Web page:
What You Need to Know
- The qualified client is defined by assets under management or net worth.
- The Dodd-Frank Act required the SEC to adjust for inflation every five years.
- Advisors can charge performance fees only to clients who exceed this threshold.
The Securities and Exchange Commission approved Thursday increasing the thresholds of the assets-under-management test and the net worth test for when an advisor is allowed to charge performance fees to “qualified investors.”
As of Aug. 16, the dollar amount of the AUM test will increase from $1 million to $1.1 million, and the dollar amount of the net worth test will increase from $2.1 million to $2.2 million.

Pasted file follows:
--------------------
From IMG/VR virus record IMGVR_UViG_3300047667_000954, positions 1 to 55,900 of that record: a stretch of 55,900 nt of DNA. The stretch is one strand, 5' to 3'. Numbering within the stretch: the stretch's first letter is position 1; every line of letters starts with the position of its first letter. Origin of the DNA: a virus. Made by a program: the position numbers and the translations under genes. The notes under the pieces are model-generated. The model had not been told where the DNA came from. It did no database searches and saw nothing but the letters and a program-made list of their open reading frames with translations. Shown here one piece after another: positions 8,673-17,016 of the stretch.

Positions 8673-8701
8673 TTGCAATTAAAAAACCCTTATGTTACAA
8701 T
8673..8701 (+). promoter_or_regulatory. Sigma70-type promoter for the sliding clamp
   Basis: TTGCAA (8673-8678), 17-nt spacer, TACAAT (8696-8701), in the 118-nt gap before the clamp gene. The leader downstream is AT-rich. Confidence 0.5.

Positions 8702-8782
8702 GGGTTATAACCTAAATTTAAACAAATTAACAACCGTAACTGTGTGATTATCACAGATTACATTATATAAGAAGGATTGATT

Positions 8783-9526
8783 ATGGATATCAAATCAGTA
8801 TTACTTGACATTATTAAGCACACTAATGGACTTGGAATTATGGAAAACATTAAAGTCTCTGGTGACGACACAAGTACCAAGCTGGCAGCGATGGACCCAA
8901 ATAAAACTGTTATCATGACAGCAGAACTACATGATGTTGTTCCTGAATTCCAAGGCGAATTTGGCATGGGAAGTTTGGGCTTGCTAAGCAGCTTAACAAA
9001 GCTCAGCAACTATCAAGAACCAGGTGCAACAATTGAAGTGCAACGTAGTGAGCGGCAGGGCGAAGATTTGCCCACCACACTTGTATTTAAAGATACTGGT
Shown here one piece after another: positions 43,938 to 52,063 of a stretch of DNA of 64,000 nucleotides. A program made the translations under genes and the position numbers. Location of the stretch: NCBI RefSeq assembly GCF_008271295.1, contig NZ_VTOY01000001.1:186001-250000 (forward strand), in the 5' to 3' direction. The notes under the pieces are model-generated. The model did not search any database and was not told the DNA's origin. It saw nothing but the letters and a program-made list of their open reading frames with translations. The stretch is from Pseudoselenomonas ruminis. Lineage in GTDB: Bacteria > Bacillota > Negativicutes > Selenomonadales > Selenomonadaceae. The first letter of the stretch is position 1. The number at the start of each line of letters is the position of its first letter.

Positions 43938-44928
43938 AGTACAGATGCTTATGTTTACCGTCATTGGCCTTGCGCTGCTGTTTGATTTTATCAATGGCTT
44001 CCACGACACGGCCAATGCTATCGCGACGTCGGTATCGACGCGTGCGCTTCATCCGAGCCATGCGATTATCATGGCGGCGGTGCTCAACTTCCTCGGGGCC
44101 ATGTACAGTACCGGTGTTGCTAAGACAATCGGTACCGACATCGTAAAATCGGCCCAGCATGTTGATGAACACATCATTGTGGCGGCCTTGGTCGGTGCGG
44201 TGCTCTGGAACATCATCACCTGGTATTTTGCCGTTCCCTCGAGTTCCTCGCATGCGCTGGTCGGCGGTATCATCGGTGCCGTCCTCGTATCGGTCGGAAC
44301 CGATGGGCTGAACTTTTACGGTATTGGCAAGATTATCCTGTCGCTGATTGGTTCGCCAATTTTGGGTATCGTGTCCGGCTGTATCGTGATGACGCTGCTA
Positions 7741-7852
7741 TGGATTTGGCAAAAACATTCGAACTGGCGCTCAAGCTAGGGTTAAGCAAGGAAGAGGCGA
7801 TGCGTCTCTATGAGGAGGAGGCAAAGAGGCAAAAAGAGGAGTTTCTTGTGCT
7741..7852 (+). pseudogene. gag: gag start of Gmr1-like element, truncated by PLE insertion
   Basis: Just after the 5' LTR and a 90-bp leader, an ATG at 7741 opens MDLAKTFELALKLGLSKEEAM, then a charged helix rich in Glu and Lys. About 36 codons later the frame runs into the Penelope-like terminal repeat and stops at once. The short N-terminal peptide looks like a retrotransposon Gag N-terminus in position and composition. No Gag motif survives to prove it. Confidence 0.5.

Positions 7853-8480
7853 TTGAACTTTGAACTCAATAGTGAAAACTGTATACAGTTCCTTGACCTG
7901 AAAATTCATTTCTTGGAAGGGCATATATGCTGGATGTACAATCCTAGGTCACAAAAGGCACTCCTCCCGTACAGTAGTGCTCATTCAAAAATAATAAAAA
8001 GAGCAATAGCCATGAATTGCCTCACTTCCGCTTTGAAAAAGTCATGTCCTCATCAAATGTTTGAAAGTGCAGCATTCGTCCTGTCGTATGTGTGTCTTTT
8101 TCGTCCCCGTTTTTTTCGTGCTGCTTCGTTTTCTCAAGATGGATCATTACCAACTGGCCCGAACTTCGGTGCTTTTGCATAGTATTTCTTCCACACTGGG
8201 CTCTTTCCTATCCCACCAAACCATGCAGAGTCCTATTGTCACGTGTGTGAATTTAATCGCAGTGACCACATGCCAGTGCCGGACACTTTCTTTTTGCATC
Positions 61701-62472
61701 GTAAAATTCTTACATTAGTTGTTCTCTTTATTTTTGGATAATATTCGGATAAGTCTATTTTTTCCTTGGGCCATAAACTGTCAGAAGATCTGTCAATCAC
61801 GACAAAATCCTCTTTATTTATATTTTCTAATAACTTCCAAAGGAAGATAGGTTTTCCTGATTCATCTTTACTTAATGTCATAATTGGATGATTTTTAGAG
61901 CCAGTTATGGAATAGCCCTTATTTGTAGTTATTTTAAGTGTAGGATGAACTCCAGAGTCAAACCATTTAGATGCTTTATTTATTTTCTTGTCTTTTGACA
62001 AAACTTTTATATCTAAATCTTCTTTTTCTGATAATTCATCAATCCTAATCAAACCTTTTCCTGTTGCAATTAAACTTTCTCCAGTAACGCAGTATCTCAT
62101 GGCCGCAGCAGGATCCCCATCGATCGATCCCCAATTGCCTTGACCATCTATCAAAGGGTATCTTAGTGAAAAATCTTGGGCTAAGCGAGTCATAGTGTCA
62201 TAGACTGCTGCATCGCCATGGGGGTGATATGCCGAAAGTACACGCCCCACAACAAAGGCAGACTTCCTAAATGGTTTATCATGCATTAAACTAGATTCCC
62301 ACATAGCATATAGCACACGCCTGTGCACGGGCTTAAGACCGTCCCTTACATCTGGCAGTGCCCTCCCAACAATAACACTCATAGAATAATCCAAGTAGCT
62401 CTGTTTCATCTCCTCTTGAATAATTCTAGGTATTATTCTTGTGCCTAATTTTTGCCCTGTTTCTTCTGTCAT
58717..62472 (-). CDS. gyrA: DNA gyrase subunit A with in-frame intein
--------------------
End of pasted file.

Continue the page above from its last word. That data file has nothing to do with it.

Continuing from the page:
On May 10, the agency published a notice of intent to issue an order stating that it planned to adjust these amounts for inflation.
The Investment Advisers Act of 1940 generally prohibits an investment advisor from entering into, extending, renewing or performing any investment advisory contract that provides for compensation to the advisor based on a share of capital gains on, or capital appreciation of, the funds of a client (also known as performance compensation or performance fees), the SEC explains.
However, the Act has a carve-out where an advisor is allowed to charge performance fee to a “qualified client.”